After careful consideration of the presumed electro-plating process described by König, Eggert has concluded that a modern process (ca. 1840 – contemporary with the discovery) was imposed on the Baghdad jar. He writes:

There are no literary sources or gilded objects which prove ancient knowledge of galvanic gilding. The gilding method of the Baghdad silversmiths is identical to the invention of B.P. 8447, filed in 1840. Therefore, there is no reason to postulate that this process is a relic of ancient knowledge.

There is another explanation for the Baghdad battery as constructed. The jar is of a type widely used to store ancient scrolls. The metal cylinder could have simply been used to wind the scroll. The corrosion of the iron rod within the jar may have been caused by residual grape juice or wine being presented in the jar in a later usage for the jar. Archaeologist Keith Fitzpatrick-Matthews notes:

The asphalt seal is a complete seal, so there would be no way of obtaining any electricity generated within the pot; this suggests that containment was an important consideration in their design. Similar objects from Seleucia were used for storing sacred papyri and this is at least as likely an interpretation as the battery hypothesis.

The Baghdad Battery: Proof of Advanced Energy Technology?

Even if the Baghdad battery was indeed a workable means of storing energy, it is no proof of advanced energy technology in the ancient world. There are some obvious reasons for this.

First, given the low voltage of reconstructions noted above, for the Baghdad battery to be of any meaningful use, the ancient people who fashioned the object would need tens of thousands of them to produce power for a village or, say, to light up a temple. The Baghdad battery is the only such artifact known. One would expect the excavations at the site where the battery was found to produce at least a few dozen batteries if this was indeed an energy source used by the people who lived there, but there is in evidence of this.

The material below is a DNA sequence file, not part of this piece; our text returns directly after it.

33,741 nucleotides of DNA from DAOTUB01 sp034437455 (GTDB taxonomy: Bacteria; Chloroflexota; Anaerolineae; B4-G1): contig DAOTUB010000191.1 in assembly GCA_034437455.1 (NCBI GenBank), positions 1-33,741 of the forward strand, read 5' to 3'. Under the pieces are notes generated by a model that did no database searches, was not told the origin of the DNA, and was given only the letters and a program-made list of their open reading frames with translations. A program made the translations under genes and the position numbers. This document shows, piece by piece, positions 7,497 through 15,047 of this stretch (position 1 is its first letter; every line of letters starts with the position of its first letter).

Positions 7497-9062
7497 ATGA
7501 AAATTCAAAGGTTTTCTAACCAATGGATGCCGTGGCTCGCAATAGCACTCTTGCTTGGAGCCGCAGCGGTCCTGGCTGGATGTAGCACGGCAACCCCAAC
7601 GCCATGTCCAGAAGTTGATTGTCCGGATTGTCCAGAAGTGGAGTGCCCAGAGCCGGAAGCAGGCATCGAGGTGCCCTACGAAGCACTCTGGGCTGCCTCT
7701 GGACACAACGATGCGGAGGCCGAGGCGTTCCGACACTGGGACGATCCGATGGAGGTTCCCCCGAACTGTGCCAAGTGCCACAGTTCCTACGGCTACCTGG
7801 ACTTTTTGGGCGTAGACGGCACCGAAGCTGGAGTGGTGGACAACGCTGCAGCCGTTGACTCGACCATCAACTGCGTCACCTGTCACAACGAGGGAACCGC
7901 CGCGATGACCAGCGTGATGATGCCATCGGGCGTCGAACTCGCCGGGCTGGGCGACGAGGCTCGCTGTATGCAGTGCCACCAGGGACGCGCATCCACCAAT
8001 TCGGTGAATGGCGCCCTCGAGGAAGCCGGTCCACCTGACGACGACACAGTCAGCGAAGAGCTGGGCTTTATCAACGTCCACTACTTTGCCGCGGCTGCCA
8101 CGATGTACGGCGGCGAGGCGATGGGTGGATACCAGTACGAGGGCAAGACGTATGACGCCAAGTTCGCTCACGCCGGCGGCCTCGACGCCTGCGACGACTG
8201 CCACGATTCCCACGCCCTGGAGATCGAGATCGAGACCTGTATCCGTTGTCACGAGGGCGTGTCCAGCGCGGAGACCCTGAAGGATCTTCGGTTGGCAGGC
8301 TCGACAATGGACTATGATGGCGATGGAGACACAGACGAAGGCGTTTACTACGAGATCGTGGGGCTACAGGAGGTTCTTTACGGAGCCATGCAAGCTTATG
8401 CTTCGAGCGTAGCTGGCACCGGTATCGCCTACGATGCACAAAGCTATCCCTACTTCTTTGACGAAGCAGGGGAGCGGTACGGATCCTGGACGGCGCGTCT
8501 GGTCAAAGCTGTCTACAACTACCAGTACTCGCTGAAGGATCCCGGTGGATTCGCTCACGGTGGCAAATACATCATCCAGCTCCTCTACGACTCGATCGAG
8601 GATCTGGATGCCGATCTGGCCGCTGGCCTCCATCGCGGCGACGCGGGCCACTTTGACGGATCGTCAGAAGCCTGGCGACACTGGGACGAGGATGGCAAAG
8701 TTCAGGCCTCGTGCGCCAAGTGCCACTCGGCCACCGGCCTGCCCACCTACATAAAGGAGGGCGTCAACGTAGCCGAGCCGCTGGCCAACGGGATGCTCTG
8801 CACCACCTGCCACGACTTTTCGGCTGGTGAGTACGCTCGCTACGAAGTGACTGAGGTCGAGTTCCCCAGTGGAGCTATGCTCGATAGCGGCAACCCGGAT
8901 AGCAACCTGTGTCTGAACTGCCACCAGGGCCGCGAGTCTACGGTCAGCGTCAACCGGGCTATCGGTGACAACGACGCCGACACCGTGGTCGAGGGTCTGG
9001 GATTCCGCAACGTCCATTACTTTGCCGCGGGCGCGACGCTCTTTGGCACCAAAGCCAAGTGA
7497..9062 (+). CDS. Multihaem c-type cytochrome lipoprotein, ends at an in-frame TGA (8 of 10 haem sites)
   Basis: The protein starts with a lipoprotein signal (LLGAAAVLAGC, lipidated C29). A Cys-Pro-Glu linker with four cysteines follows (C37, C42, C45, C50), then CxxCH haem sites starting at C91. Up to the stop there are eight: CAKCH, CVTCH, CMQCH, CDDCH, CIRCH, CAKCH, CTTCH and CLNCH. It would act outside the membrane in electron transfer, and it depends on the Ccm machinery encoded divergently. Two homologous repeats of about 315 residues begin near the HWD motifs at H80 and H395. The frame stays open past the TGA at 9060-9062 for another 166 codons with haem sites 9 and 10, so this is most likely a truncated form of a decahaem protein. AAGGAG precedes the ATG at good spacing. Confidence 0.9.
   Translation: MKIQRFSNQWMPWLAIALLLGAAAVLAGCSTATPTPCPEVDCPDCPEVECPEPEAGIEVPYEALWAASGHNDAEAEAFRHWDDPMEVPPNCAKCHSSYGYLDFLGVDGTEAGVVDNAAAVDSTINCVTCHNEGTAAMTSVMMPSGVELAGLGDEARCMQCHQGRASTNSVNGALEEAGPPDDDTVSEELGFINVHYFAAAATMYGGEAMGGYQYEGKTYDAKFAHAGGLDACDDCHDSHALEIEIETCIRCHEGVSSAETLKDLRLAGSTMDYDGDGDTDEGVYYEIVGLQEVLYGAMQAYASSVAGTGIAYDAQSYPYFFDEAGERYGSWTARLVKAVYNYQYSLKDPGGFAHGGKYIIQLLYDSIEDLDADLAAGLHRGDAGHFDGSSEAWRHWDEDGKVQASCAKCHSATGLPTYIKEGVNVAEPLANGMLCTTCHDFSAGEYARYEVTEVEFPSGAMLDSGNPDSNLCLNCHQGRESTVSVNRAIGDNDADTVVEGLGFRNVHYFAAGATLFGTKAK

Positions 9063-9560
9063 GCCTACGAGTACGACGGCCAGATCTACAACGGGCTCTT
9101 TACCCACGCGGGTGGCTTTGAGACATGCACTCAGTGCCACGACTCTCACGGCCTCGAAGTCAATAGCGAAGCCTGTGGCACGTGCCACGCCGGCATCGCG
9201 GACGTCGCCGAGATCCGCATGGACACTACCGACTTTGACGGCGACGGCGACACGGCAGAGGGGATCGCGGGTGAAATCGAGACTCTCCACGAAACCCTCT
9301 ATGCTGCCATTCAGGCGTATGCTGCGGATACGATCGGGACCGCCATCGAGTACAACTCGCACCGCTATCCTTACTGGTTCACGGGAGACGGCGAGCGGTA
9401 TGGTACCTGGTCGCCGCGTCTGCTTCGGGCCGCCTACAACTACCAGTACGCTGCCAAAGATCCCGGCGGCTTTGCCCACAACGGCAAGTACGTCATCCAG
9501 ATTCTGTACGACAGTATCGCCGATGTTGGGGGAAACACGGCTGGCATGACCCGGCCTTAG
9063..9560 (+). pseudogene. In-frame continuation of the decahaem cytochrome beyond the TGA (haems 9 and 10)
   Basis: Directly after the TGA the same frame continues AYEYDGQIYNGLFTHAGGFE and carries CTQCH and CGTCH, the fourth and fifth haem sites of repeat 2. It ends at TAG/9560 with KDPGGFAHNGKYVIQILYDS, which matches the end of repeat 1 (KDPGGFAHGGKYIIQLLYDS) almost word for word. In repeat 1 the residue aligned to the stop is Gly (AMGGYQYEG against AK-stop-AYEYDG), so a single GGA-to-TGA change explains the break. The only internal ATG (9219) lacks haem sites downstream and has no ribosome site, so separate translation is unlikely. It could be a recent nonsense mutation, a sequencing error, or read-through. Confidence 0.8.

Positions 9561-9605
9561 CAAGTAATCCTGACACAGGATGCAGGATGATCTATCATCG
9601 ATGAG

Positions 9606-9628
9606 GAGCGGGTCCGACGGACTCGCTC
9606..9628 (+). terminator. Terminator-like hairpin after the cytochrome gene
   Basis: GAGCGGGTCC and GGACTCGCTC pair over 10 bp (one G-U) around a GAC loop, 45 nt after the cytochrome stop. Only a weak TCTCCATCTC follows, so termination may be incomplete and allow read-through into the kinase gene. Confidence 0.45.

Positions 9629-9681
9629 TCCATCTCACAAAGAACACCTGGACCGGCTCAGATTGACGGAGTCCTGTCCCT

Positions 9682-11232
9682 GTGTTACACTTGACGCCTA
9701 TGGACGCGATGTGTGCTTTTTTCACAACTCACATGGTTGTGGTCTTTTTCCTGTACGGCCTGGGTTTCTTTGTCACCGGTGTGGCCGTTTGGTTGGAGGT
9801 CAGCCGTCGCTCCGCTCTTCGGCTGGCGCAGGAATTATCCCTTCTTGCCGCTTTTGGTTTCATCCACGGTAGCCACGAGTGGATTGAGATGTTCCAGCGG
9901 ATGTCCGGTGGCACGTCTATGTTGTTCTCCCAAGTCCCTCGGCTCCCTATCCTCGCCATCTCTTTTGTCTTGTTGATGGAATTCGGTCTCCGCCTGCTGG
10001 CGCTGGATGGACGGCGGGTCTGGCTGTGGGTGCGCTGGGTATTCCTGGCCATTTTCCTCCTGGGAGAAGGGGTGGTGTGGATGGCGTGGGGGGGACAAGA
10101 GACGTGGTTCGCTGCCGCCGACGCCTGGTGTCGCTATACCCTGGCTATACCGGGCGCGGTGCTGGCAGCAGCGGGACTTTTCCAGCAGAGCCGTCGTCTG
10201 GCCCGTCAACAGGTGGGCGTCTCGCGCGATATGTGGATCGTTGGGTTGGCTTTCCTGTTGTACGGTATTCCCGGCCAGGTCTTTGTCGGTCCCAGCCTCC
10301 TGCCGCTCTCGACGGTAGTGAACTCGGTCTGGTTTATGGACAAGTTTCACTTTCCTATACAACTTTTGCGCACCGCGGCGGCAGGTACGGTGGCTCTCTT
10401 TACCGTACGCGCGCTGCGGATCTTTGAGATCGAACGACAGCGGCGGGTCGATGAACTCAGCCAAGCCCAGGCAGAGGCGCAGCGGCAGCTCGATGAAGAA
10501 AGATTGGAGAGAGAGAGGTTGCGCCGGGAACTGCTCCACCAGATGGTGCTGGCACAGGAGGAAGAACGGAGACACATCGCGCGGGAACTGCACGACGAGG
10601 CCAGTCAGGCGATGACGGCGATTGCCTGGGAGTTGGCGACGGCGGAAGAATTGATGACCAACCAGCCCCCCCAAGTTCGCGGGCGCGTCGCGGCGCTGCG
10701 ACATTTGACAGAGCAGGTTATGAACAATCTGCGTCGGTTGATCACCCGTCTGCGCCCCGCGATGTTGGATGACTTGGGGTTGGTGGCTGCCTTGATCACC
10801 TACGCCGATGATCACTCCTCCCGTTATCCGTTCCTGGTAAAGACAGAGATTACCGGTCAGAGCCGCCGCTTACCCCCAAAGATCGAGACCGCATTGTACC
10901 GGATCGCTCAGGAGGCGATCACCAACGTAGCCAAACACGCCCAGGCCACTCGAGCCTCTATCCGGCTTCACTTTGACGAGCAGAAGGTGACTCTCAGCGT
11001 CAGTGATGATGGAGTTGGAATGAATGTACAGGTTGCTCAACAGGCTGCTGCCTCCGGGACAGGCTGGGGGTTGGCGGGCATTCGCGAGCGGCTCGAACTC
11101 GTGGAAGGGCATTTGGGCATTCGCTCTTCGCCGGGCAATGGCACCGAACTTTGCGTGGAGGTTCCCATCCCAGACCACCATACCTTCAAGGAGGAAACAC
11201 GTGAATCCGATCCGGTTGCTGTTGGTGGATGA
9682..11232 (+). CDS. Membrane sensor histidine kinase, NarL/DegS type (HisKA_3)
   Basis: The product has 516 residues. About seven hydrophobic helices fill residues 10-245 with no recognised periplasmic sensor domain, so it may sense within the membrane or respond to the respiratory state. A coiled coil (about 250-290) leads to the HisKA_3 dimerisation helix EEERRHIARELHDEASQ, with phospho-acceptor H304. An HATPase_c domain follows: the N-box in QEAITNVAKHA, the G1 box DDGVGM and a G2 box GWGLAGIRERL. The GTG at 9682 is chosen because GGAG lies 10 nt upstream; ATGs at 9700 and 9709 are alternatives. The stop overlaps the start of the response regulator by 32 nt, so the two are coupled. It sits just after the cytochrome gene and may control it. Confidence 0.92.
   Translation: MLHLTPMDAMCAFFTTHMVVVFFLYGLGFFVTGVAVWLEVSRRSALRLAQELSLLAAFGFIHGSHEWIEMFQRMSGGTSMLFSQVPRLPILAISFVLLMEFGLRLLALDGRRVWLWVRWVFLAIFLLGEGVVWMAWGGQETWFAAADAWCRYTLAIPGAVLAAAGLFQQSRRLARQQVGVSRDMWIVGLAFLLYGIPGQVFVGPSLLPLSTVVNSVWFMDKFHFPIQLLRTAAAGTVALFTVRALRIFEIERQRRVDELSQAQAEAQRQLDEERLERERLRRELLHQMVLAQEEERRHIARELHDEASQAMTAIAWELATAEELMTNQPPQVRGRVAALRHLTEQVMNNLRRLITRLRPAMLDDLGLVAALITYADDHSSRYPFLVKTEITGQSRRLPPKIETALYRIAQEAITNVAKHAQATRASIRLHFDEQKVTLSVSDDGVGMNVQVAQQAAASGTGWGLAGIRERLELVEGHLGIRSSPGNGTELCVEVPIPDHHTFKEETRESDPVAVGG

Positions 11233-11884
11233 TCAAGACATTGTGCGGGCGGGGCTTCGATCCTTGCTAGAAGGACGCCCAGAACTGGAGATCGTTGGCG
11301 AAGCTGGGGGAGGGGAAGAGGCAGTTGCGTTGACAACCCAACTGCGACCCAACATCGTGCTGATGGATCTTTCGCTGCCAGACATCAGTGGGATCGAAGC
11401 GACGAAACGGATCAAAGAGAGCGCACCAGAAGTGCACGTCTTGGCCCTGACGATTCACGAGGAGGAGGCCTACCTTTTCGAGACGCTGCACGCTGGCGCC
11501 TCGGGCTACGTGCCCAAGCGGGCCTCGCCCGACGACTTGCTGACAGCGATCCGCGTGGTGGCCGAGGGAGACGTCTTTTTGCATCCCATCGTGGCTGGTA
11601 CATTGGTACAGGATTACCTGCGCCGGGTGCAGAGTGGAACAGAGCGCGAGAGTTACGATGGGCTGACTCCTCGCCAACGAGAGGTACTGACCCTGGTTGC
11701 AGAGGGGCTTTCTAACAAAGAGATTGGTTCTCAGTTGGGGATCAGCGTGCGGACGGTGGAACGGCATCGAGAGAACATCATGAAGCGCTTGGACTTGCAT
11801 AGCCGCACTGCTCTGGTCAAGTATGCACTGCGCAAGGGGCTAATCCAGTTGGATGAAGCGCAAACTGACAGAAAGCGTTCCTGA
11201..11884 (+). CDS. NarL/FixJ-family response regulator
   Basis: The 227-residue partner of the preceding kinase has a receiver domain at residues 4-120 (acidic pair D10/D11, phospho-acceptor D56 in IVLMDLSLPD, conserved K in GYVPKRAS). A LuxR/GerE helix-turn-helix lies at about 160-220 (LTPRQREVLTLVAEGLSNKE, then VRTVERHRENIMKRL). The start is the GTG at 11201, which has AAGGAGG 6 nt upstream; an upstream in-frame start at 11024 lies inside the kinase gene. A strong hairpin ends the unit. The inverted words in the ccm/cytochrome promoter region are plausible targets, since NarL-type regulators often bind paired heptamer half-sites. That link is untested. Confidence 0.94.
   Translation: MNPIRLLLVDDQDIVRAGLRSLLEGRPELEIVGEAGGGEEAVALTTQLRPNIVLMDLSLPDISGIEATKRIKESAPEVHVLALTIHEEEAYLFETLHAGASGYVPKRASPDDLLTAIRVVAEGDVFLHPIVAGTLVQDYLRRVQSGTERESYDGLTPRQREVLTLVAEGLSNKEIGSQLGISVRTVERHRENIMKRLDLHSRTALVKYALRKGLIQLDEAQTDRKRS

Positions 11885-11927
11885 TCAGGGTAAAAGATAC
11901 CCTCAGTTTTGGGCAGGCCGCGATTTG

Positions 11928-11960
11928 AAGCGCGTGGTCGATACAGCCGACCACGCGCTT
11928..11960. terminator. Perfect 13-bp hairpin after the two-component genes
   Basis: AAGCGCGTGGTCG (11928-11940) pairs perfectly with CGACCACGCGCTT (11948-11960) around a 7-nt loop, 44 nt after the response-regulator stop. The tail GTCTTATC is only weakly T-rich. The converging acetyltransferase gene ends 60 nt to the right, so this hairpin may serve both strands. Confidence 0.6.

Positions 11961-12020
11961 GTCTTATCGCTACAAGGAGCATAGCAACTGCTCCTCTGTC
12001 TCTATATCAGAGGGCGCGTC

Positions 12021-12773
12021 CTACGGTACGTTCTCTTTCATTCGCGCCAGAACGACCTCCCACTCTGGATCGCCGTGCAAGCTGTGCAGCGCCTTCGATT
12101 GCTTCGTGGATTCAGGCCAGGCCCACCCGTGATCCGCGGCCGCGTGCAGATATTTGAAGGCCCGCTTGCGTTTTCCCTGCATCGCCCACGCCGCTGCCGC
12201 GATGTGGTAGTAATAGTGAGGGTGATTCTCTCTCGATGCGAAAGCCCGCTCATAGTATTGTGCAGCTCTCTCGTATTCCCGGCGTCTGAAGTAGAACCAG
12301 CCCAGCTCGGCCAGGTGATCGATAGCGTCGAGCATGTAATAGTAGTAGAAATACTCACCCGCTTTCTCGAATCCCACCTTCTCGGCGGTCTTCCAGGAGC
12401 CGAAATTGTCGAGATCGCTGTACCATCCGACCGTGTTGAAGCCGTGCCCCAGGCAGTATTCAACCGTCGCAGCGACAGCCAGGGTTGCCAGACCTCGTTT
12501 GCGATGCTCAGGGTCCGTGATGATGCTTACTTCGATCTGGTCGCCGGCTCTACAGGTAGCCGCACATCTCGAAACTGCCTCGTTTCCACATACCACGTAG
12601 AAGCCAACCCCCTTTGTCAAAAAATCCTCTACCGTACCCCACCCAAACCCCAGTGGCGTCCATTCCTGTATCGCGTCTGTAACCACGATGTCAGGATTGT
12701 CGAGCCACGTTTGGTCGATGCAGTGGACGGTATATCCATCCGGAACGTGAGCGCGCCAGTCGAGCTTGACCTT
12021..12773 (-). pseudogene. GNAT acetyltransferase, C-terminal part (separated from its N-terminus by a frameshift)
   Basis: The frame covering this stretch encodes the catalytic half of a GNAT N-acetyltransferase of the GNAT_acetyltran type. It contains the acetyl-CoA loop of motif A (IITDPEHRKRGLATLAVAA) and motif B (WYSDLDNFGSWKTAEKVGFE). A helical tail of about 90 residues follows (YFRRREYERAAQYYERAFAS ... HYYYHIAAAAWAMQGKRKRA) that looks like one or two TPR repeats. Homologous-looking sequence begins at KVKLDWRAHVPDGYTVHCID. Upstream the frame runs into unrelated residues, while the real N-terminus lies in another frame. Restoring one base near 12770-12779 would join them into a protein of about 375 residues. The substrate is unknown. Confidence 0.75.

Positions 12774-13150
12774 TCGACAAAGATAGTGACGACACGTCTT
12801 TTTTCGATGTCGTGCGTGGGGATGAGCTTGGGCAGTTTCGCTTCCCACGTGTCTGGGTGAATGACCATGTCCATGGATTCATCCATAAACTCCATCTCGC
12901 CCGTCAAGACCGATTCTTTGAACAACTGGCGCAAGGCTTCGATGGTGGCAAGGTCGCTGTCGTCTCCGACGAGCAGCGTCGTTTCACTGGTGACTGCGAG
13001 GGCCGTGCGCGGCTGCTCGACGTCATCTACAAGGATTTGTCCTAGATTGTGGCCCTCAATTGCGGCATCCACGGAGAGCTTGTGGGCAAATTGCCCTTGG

Second, the battery was discovered in a Parthian-era (Sassanian) site. This places its age at 250 B.C. – 650 A.D. This is a far cry from the civilizations of ancient Babylon or Akkad, civilizations that ancient alien and alternative history theorists want their viewers and readers to associate with the discovery. The Baghdad batter is more than two millennia removed from those great Mesopotamian civilizations. Consequently, it is not even evidence for weak energy storage for those more ancient civilizations, much less proof of high energy science in great antiquity.


M. Jeffrey Oakes, “A Brief History of Batteries and Stored Energy,” Neta World (Summer, 2006)

Wilhelm König, “Ein galvanisches Element aus der Partherzeit?” Forschungen und Fortschritte 14:1 (1938): 8-9

Arran Frood, “Riddle of 'Baghdad's batteries',” BBC News (27 February, 2003)

Keith Fitzpatrick-Matthews, “The ‘Batteries of Babylon’,” Bad Archaeology blog (December 2009)

Gerhard Eggert, “On the Origin of a Gilding Method of the Baghdad Silversmiths,” Gold Bulletin 28:1 (1995): 12-16